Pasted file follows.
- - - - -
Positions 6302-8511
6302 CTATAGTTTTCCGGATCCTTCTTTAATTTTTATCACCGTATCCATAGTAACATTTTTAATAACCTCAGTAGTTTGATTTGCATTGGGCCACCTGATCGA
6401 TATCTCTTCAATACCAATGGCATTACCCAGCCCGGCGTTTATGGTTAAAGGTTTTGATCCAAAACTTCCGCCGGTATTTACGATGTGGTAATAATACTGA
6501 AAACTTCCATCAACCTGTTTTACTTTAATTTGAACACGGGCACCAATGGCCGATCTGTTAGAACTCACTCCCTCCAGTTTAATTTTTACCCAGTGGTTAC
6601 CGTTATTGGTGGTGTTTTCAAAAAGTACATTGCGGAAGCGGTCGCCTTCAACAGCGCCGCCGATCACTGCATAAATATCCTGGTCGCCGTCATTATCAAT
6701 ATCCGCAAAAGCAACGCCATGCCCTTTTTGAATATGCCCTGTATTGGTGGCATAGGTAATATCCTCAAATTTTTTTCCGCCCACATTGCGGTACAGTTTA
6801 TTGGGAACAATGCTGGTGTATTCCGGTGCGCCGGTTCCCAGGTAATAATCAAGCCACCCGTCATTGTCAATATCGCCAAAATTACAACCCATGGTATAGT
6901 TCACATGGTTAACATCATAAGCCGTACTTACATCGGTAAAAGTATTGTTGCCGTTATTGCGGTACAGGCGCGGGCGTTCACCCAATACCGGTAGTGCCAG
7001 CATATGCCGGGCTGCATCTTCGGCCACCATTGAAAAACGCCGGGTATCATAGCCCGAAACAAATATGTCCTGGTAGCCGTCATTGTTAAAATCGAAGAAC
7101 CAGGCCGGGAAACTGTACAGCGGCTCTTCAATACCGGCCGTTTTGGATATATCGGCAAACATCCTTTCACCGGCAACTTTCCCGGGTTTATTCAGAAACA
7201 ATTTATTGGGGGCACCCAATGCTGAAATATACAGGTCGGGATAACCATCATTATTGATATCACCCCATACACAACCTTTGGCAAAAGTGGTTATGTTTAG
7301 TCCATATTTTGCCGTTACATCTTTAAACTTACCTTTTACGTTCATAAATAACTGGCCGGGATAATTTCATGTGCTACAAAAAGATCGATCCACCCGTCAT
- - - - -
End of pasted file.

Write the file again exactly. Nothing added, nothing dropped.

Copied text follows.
Positions 6302-8511
6302 CTATAGTTTTCCGGATCCTTCTTTAATTTTTATCACCGTATCCATAGTAACATTTTTAATAACCTCAGTAGTTTGATTTGCATTGGGCCACCTGATCGA
6401 TATCTCTTCAATACCAATGGCATTACCCAGCCCGGCGTTTATGGTTAAAGGTTTTGATCCAAAACTTCCGCCGGTATTTACGATGTGGTAATAATACTGA
6501 AAACTTCCATCAACCTGTTTTACTTTAATTTGAACACGGGCACCAATGGCCGATCTGTTAGAACTCACTCCCTCCAGTTTAATTTTTACCCAGTGGTTAC
6601 CGTTATTGGTGGTGTTTTCAAAAAGTACATTGCGGAAGCGGTCGCCTTCAACAGCGCCGCCGATCACTGCATAAATATCCTGGTCGCCGTCATTATCAAT
6701 ATCCGCAAAAGCAACGCCATGCCCTTTTTGAATATGCCCTGTATTGGTGGCATAGGTAATATCCTCAAATTTTTTTCCGCCCACATTGCGGTACAGTTTA
6801 TTGGGAACAATGCTGGTGTATTCCGGTGCGCCGGTTCCCAGGTAATAATCAAGCCACCCGTCATTGTCAATATCGCCAAAATTACAACCCATGGTATAGT
6901 TCACATGGTTAACATCATAAGCCGTACTTACATCGGTAAAAGTATTGTTGCCGTTATTGCGGTACAGGCGCGGGCGTTCACCCAATACCGGTAGTGCCAG
7001 CATATGCCGGGCTGCATCTTCGGCCACCATTGAAAAACGCCGGGTATCATAGCCCGAAACAAATATGTCCTGGTAGCCGTCATTGTTAAAATCGAAGAAC
7101 CAGGCCGGGAAACTGTACAGCGGCTCTTCAATACCGGCCGTTTTGGATATATCGGCAAACATCCTTTCACCGGCAACTTTCCCGGGTTTATTCAGAAACA
7201 ATTTATTGGGGGCACCCAATGCTGAAATATACAGGTCGGGATAACCATCATTATTGATATCACCCCATACACAACCTTTGGCAAAAGTGGTTATGTTTAG
7301 TCCATATTTTGCCGTTACATCTTTAAACTTACCTTTTACGTTCATAAATAACTGGCCGGGATAATTTCATGTGCTACAAAAAGATCGATCCACCCGTCAT